The National Gallery of Victoria is usually one of my first pit-stops when I’m back in Melbourne. I’ve spent many a blissful afternoon there on art-class pilgrimages or to take a breather from my day.
Last December on a trip to visit the parentals I was lured back to the NGV by Melbourne Now, an expansive exhibition celebrating the latest art, architecture, design and performance from Melbourne, which kicked off in November. Instagram pics of artworks by friends and artists got me excited enough to make this exhibition a must-see, and I wasn’t disappointed.
The exhibition drew 18,000 visitors in its opening weekend alone, the museum’s biggest opening weekend in a decade. Spread out across the NGV’s two spaces, the Ian Potter Centre: NGV Australia and NGV International, the ambitious exhibition represents over 300 artists and designers in more than 175 individual and group presentations, as well as a suite of special projects which extend from the visual arts to architecture and design, dance and choreography, performance art and sound. To accomplish this a collaborative curatorial structure was employed, involving more than twenty NGV curators working across disciplinary and departmental areas. Quite a feat!
I was thrilled to see the works of so many friends and familiar names exhibited in this landmark show. I loved local taxidermy artist Julia de Ville‘s beautiful gothic room. Lined with black flocked wallpaper and framed paintings from the gallery’s collection, de Ville’s taxidermy creations are placed throughout the space in an exquisite walk-in nature morte banquet. My father was so moved he wanted to enquire about stuffing his beloved chihuahua when her time comes.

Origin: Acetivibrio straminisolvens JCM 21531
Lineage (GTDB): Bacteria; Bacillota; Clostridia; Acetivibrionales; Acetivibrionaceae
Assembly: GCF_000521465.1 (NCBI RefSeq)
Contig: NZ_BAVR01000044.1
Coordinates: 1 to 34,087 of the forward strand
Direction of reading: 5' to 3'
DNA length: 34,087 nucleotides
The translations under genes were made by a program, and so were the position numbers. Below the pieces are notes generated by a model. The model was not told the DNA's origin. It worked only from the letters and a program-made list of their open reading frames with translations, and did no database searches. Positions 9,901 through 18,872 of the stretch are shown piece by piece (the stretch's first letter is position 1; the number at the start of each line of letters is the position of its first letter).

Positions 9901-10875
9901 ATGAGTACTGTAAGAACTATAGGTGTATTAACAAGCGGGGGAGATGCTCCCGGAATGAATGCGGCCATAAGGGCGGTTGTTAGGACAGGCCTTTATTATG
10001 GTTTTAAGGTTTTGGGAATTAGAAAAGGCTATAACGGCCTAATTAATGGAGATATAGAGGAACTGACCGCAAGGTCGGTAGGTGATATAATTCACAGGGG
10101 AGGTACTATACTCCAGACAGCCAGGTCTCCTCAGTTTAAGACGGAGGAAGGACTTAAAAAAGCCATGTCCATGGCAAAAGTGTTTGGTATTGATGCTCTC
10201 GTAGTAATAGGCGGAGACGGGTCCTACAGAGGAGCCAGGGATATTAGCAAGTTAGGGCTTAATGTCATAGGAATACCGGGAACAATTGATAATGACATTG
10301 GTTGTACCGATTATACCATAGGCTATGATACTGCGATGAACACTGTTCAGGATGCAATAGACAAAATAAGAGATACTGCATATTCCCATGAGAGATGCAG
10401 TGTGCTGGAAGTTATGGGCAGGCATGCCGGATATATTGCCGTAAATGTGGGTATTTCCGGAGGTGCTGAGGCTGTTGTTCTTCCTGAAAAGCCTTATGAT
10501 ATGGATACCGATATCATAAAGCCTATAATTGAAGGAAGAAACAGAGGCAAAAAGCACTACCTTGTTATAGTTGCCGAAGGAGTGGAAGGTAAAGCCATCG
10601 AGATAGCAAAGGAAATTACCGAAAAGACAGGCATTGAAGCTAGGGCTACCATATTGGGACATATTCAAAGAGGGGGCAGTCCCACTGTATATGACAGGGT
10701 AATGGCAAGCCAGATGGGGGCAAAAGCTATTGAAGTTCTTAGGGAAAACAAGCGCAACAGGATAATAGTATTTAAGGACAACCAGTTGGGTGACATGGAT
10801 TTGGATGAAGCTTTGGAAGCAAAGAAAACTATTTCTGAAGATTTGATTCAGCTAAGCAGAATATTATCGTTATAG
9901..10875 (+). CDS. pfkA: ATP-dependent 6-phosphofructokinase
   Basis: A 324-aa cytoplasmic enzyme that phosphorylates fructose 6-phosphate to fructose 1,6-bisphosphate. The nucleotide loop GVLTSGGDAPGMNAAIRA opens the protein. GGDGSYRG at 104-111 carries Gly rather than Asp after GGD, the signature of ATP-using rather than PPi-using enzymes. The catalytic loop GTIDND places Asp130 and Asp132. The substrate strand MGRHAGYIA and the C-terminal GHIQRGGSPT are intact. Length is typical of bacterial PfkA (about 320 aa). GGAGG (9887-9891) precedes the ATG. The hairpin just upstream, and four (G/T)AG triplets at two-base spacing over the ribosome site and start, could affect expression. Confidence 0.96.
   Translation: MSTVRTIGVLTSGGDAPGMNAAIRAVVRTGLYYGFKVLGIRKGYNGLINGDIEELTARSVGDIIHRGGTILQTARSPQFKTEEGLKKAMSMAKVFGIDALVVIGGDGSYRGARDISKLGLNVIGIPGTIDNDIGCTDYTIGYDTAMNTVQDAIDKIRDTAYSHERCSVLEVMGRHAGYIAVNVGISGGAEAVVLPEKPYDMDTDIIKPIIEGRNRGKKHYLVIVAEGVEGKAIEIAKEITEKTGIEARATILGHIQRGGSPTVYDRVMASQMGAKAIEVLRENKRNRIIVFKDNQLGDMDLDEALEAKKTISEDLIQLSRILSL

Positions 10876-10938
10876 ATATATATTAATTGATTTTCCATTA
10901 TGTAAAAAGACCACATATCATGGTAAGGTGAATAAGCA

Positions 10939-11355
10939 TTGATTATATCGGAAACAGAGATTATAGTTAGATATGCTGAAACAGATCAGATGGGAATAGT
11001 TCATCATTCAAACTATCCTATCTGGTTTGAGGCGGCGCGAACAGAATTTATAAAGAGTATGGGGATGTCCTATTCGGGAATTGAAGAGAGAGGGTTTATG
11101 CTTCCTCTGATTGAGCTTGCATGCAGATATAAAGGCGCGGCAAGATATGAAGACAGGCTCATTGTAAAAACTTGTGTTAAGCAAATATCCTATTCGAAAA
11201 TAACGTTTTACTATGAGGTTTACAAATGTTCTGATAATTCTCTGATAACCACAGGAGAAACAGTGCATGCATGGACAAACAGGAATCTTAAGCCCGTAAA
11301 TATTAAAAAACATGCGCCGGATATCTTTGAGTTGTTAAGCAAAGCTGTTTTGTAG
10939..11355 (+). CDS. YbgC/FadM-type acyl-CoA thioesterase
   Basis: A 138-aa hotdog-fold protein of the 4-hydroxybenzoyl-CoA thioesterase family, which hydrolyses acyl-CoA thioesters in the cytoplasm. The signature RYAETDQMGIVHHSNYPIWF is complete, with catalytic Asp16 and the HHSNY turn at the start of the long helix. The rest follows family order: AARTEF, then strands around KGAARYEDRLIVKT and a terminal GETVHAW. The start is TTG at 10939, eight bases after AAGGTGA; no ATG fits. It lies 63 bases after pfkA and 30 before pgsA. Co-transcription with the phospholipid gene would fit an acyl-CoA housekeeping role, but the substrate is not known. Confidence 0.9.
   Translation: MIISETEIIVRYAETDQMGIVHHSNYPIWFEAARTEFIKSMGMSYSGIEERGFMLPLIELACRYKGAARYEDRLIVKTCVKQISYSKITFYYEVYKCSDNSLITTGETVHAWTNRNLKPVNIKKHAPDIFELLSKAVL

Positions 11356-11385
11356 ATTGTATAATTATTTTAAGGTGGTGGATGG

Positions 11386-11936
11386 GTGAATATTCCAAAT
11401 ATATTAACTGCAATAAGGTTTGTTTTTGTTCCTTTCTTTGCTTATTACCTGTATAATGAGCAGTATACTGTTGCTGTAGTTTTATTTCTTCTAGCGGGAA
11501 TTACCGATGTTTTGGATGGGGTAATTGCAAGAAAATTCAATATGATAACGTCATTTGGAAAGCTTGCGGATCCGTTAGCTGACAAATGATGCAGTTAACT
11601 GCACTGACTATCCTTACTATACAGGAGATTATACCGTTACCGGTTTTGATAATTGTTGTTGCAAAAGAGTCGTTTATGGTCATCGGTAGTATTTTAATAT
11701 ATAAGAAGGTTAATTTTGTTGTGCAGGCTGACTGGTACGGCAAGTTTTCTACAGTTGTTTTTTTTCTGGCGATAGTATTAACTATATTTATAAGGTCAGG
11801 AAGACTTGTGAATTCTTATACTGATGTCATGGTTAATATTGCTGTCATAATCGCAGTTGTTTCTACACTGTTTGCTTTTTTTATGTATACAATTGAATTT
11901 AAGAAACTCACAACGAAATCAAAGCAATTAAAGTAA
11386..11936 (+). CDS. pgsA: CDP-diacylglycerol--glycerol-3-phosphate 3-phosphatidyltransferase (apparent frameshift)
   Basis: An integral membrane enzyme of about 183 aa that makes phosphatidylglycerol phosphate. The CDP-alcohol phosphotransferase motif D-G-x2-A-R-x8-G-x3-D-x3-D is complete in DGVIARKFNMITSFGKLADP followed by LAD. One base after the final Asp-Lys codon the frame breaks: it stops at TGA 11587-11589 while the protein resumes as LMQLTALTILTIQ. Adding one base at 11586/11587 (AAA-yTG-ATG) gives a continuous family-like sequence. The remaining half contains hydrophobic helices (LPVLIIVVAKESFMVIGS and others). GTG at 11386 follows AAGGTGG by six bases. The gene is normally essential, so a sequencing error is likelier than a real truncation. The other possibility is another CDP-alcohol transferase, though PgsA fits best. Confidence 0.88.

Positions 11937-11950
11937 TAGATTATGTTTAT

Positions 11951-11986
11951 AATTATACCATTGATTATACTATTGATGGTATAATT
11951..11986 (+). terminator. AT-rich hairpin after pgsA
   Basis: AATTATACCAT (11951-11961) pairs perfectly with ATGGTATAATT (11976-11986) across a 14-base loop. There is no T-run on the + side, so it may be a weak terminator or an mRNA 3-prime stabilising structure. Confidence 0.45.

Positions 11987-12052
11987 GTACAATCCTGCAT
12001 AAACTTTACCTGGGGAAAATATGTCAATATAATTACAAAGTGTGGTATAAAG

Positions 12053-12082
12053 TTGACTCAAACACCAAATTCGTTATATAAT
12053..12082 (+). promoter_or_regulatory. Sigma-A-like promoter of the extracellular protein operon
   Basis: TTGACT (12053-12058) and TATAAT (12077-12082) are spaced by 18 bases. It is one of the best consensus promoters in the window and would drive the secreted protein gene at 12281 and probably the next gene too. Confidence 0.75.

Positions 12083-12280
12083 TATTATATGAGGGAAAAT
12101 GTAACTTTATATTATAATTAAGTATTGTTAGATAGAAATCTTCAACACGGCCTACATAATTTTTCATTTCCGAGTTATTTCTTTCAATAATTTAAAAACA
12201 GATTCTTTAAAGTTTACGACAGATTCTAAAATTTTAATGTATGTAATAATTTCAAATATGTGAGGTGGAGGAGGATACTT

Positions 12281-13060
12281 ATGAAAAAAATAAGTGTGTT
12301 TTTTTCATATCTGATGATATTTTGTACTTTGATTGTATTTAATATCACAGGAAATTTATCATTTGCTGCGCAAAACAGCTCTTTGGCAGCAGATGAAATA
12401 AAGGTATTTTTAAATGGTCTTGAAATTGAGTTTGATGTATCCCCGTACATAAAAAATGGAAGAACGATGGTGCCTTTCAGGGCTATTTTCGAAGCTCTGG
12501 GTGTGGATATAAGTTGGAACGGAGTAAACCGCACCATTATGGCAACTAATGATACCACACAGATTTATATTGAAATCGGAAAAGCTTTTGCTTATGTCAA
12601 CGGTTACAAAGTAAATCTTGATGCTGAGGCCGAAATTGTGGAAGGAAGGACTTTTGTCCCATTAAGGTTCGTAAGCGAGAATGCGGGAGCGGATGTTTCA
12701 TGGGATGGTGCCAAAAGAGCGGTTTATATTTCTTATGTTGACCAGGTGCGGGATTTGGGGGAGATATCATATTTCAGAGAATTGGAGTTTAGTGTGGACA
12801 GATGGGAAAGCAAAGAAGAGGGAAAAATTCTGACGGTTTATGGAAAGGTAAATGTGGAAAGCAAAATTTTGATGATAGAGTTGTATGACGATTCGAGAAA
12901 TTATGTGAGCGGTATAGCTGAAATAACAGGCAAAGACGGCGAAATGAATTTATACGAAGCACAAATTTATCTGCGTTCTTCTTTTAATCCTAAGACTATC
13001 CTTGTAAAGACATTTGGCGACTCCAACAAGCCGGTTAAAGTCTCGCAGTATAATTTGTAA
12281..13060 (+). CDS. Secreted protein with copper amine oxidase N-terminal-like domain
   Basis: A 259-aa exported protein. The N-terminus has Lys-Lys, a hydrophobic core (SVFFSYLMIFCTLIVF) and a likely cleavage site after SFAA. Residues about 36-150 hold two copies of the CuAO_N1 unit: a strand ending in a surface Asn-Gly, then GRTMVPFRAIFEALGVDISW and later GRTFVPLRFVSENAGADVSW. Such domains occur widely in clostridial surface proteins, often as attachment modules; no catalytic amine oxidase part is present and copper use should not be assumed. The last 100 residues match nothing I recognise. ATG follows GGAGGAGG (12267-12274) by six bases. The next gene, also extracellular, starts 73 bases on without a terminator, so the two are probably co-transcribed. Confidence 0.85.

Local fashion designer, Toni Maticevski, presents a triptych of ghostly sculptural dresses suspended in the gallery’s staircase. Multi-media artist Patricia Piccinini‘s confronting uncannily life-like silicone sculpture, ‘The Carrier’, is another highlight. Piccinini made a name for herself with works that explore the intersection of science and nature, and art and the environment. She continues to explore her interest in biotechnology with this almost alien animal/human hybrid, previously exhibited at Haunch of Venison.
The Hotham Street Ladies, a collective of five female artists, present three installations of domestic settings made of buttercream icing which draw visitors like bees to honey to its sweet sugary smell. The chairs, wallpaper, rugs, cushion covers, television, everything in the installations is a sugary confection. It had me running to the nearest cafe for a cupcake break.
NGV Senior Curator, Max Delany, says the exhibition serves to celebrate “the way that artists and designers influence the city, how they contribute to the culture in which we live, to the kind of community we want to be and values we might have.” Populist? Sure! And why not? It’s a fun, dynamic and accessible way to engage with the local contemporary art scene and explore the creativity and talent on offer in the Melbourne. See, there’s more to Melbourne than an awesome music scene and the best lattes!
Don’t miss out! On until 23 March 2014 at NGV International, St Kilda Road, and the Ian Potter Centre: NGV Australia at Federation Square.
For more info visit: www.ngv.vic.gov.au/melbournenow
© Diana d’Arenberg and post-ism, 2014.